Carvedilol shown to have unique characteristics among beta blockers

Nov 20, 2009

In a new study, researchers report that a class of heart medications called beta-blockers can have a helpful, or harmful, effect on the heart, depending on their molecular activity.

The study, which appears in the journal Circulation Research, found that that target both the alpha- and beta-receptors on the muscle offer the most benefit to cardiac patients, while those that target only the beta-receptors can actually undermine the structure and function of the heart.

Circulation Research is published by the American Heart Association.

Heart disease is the leading cause of death in the United States. Patients with heart disease usually have higher levels of catecholamines - hormones that activate the beta-adrenergic receptors to stimulate cardiac muscle contraction. In this process, the heart initially grows to become a more efficient pump. Unfortunately, the researchers found, this growth also predisposes the heart to eventual failure.

Traditionally, beta-blockers targeting the beta-adrenergic receptors have been utilized as a long-term therapy for heart failure.

Interestingly, blocking adrenergic receptors has been widely used clinically for nearly 50 years without a full understanding of the molecular consequences of these drugs, said co-author and graduate student David Cervantes. Kevin Xiang, a professor of molecular and integrative physiology at the University of Illinois led the study. The research team also included researcher Catherine Crosby.

A previous study in 2003 showed that the beta-blocker carvedilol produced a greater survival benefit than another drug, metoprolol tartrate. Carvedilol targets both the beta- and alpha-adrenergic receptors.

The new study unveiled an elegant intracellular signaling system in which beta-receptor activation modulates alpha-adrenergic signaling. It showed that blocking the beta-receptor alone promotes cardiac remodeling via growth of cardiac fibroblasts induced by alpha-adrenergic receptor signaling. The growth of fibroblasts in the heart further damages the integrity and function of the heart.

This observation suggests that the use of carvedilol in combination with inhibitors of angiotensin-converting enzyme (ACE inhibitors) may be of the greatest benefit to cardiac patients, and has significant clinical implications on which beta-blockers patients should take.

"I think this is really good stuff," Xiang says. "It's a surprise project. It's not what we initially intended looking into. But it's a very nice, elegant study and a very beautiful cellular mechanism. It definitely will help people along the way to understand how to further manipulate this system. Beta blockers are still the most commonly used drug for heart disease."

Source: University of Illinois at Urbana-Champaign (news : web)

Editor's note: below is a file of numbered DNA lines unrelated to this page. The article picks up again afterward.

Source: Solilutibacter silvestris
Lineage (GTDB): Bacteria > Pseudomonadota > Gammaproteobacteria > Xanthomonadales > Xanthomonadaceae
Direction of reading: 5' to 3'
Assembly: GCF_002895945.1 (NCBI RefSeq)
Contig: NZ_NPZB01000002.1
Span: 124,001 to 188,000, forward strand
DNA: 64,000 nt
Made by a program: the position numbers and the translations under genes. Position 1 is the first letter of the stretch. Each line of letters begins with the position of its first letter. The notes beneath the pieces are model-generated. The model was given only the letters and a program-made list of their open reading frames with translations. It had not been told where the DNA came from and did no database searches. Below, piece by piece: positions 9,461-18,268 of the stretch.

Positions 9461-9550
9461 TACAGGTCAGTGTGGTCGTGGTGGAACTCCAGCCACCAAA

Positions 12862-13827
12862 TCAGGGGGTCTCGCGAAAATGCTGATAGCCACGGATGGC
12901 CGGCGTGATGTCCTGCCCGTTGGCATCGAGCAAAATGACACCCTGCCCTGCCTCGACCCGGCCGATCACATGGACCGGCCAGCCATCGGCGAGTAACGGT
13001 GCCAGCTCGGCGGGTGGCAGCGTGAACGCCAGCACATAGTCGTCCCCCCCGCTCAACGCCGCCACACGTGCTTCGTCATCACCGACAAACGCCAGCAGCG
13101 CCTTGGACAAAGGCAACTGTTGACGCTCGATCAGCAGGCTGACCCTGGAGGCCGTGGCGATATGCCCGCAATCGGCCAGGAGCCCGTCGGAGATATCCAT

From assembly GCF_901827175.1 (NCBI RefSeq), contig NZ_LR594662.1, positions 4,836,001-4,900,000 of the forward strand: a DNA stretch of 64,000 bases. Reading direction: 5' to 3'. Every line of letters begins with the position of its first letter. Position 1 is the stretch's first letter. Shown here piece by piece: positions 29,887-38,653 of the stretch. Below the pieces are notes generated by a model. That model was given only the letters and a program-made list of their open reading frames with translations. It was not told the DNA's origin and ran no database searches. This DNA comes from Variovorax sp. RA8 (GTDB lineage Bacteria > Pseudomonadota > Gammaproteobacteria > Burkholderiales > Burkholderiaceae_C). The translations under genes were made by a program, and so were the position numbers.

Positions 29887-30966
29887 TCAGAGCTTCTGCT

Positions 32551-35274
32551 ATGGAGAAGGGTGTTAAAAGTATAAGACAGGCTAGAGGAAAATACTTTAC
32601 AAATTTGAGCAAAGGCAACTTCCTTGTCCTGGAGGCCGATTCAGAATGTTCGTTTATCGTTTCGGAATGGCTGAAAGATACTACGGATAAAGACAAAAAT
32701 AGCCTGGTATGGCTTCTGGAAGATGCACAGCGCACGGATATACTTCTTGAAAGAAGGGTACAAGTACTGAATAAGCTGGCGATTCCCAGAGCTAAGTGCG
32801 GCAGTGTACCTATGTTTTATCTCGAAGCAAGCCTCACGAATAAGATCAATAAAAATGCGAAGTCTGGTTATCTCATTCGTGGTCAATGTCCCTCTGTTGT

Explore further: Flu vaccine may hold key to preventing heart disease

add to favorites email to friend print save as pdf

Related Stories

Two beta blockers found to also protect heart tissue

Sep 15, 2008

(PhysOrg.com) -- A newly discovered chemical pathway that helps protect heart tissue can be stimulated by two of 20 common beta-blockers, drugs that are prescribed to millions of patients who have experienced heart failure.

Heart failure treated 'in the brain'

Mar 25, 2008

Beta-blockers heal the heart via the brain when administered during heart failure, according to a new study by UCL (University College London). Up to now, it was thought that beta-blockers work directly on the heart, but ...

Beta-blockers given the boot in Britain

Jun 28, 2006

British doctors are being advised not to prescribe beta-blockers and to ease most current users off them and onto new treatment for high blood pressure.

Recommended for you

Supercomputers link proteins to drug side effects

Oct 20, 2014

New medications created by pharmaceutical companies have helped millions of Americans alleviate pain and suffering from their medical conditions. However, the drug creation process often misses many side ...

No added benefit proven for umeclidinium/vilanterol in COPD

Oct 20, 2014

The drug combination umeclidinium/vilanterol (trade name Anoro) has been approved since May 2014 for adults with chronic obstructive pulmonary disease (COPD). In an early benefit assessment pursuant to the Act on the Reform ...

User comments : 1

Adjust slider to filter visible comments by rank

Display comments: newest first

HeartSisters
not rated yet Nov 24, 2009
I was unable to find any conflict of interest disclosures on this study. Who funded Dr. Xiang's carvedilol study? Could it possibly have been GlaxoSmithKline(manufacturer of Coreg)? or Roche (Dilatrend and Eucardic)? or maybe its generic drugmaker Cipla?

Carolyn Thomas
http://www.ethicalnag.org